New Report: Onshore Independent Oil, Gas Companies Comprise 3% of Total U.S. Workforce, Account for 4% of Total US GDP

New Report: Onshore Independent Oil, Gas Companies Comprise 3% of Total U.S. Workforce, Account for 4% of Total US GDP

IHS Global Insight report updates existing figures on central role that independent oil and natural gas producers play in driving our economy, drilling 94% of nation’s wells.

NEW YORK – Independent oil and natural gas producers working onshore in the United States accounted for nearly four million American jobs in 2010, a number that represents more than three percent of the total U.S. workforce. And according to a study released today from IHS Global Insight, that figure is only projected to grow, even at a time of unprecedented economic uncertainty for the country on the whole.

The nation’s approximately 18,000 independent oil and natural gas companies are strictly explorers and producers of America’s oil and natural gas reserves.  According to the report, “independents now drill close to 94 percent of America’s oil and gas wells, a figure which is forecasted to remain steady over the next 10 years.” This is in contrast to major, multinational or integrated companies that might have refineries and gasoline stations, known as the downstream sector of the industry.

The new report, commissioned by the Independent Petroleum Association of America (IPAA) and released during the IPAA Oil and Gas Investment Symposium in New York City, also projects that onshore independents will return more than $930 billion to state, local and federal governments in the form of taxes, rents and royalties over the next 10 years – all driven by a forecast that predicts an ever-expanding role for U.S. independents in developing more onshore wells, and delivering greater volumes of oil and natural gas to American consumers.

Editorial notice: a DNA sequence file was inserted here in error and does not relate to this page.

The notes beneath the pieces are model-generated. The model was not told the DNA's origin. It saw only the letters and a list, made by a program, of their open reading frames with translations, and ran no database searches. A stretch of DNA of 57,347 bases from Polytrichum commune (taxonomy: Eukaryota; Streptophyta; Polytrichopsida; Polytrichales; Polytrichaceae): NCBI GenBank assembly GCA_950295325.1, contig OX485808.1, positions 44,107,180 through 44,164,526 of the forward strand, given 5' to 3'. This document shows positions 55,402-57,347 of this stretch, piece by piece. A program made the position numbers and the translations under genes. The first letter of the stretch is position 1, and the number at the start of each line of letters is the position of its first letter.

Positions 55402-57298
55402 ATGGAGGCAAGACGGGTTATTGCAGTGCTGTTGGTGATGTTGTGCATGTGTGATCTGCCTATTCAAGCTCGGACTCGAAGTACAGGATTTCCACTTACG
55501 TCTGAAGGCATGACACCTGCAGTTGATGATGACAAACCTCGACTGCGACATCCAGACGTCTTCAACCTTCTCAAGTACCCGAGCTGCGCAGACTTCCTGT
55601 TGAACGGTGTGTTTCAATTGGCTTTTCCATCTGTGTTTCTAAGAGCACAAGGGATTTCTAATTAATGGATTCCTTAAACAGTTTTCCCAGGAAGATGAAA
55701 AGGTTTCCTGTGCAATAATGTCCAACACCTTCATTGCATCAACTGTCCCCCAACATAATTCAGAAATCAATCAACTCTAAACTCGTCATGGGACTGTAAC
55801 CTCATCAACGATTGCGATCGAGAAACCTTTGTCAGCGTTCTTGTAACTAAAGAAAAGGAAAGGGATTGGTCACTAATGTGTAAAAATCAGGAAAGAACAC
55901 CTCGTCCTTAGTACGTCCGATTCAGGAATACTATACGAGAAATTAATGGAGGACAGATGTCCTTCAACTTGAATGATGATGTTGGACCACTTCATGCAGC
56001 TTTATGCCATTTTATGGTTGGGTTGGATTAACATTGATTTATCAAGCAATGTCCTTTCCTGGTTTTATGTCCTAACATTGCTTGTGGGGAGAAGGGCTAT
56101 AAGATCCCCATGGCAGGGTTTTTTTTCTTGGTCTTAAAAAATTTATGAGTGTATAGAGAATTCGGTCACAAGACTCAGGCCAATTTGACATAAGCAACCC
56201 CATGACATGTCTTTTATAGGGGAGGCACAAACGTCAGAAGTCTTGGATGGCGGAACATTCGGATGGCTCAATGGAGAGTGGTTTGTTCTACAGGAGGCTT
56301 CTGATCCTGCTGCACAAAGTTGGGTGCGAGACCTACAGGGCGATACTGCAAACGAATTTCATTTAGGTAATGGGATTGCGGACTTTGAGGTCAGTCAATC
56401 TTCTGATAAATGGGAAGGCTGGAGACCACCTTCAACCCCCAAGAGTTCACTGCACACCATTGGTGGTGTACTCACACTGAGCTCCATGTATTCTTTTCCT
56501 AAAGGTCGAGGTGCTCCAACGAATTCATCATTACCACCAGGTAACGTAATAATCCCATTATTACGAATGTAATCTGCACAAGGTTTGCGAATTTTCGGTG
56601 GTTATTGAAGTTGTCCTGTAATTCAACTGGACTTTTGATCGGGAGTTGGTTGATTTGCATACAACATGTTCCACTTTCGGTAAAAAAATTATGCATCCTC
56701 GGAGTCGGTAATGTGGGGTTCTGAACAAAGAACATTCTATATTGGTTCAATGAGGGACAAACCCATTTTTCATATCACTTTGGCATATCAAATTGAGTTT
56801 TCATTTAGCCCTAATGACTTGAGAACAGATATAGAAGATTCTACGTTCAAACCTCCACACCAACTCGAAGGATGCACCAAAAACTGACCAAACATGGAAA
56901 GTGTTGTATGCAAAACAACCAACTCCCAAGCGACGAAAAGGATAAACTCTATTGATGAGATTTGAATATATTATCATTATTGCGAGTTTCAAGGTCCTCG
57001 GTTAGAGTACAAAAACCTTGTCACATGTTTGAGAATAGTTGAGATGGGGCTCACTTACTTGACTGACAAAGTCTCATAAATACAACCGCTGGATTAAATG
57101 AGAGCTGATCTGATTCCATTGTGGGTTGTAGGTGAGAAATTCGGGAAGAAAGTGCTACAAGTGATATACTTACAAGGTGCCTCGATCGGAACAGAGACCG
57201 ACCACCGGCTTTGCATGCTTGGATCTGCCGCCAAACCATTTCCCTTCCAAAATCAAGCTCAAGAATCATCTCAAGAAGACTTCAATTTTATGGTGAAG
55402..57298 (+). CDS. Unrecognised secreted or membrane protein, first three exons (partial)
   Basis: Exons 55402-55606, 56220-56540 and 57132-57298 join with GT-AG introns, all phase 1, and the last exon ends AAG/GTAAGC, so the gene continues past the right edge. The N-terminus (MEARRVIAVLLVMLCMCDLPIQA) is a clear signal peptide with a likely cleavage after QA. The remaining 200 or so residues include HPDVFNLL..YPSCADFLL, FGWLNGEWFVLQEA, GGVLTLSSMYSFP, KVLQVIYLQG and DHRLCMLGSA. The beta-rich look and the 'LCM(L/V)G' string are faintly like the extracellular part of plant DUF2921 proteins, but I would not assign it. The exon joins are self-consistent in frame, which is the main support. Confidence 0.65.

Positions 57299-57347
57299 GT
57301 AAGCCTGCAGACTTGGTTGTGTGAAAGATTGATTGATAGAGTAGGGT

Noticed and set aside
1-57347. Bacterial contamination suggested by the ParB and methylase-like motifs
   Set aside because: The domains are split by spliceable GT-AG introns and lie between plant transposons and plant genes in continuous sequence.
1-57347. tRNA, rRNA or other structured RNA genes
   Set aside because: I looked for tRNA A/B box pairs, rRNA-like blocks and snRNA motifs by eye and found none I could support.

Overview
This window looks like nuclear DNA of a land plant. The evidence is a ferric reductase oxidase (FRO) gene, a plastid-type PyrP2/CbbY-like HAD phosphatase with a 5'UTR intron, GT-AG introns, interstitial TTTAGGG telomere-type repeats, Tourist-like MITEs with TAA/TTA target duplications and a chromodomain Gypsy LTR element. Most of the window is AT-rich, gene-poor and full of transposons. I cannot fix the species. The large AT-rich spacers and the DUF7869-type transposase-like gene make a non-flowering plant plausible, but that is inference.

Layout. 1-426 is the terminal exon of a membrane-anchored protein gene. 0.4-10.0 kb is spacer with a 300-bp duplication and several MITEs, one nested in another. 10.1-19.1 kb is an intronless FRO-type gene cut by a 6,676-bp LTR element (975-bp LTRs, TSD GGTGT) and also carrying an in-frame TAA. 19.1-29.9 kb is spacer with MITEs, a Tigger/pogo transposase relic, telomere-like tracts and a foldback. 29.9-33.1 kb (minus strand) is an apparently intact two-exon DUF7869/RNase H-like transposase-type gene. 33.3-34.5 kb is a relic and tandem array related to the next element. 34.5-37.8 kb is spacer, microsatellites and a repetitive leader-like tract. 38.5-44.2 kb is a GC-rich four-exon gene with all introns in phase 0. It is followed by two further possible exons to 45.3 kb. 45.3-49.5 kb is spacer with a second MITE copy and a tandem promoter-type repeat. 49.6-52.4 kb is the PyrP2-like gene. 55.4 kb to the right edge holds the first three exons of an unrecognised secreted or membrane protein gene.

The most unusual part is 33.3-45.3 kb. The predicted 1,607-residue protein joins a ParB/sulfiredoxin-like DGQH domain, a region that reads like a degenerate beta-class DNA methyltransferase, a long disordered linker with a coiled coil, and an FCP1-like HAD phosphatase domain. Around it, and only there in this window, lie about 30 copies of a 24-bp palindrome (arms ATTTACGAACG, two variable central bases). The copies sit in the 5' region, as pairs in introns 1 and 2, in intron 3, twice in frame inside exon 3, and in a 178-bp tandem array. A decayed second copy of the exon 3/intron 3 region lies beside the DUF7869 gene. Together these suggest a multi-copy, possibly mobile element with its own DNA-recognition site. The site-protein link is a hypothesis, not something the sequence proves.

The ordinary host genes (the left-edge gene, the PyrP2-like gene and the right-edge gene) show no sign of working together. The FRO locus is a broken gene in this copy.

In conjunction with the study, IPAA unveiled a new website – Declaration of Independents – that highlights the independents’ contribution to American oil production.  Copies of the study can be found on the homepage –http://www.oilindependents.org/.

IPAA president and CEO Barry Russell issued the following statement subsequent to the report’s release:

“The headline here isn’t just that independent oil and natural gas producers know how to create jobs; we’ve been doing that since Col. Drake spud his first well back in the 1850s. The headline is that independent producers are delivering jobs — millions of them — and billions in annual tax and royalty revenue for state, local and federal governments at a time and place when they have perhaps never been needed more.

“Throughout our history, innovation has been the driver of that progress – and so it is again, with independents applying the best in science and engineering to develop an onshore resource base that earlier this decade was considered almost entirely out of reach. The upshot has been considerable: across all onshore streams, more than four million jobs supported in 2010 and nearly $580 billion in total economic activity, accounting for four percent of U.S. GDP. And those numbers are only expected to grow over the next 10 years, with the contribution of U.S. independents slated to be in the trillions.

Bruce Vincent, president of the Houston-based Swift Energy Company (NYSE: SFY) and chairman of the Independent Petroleum Association of America (IPAA), adds this about the findings: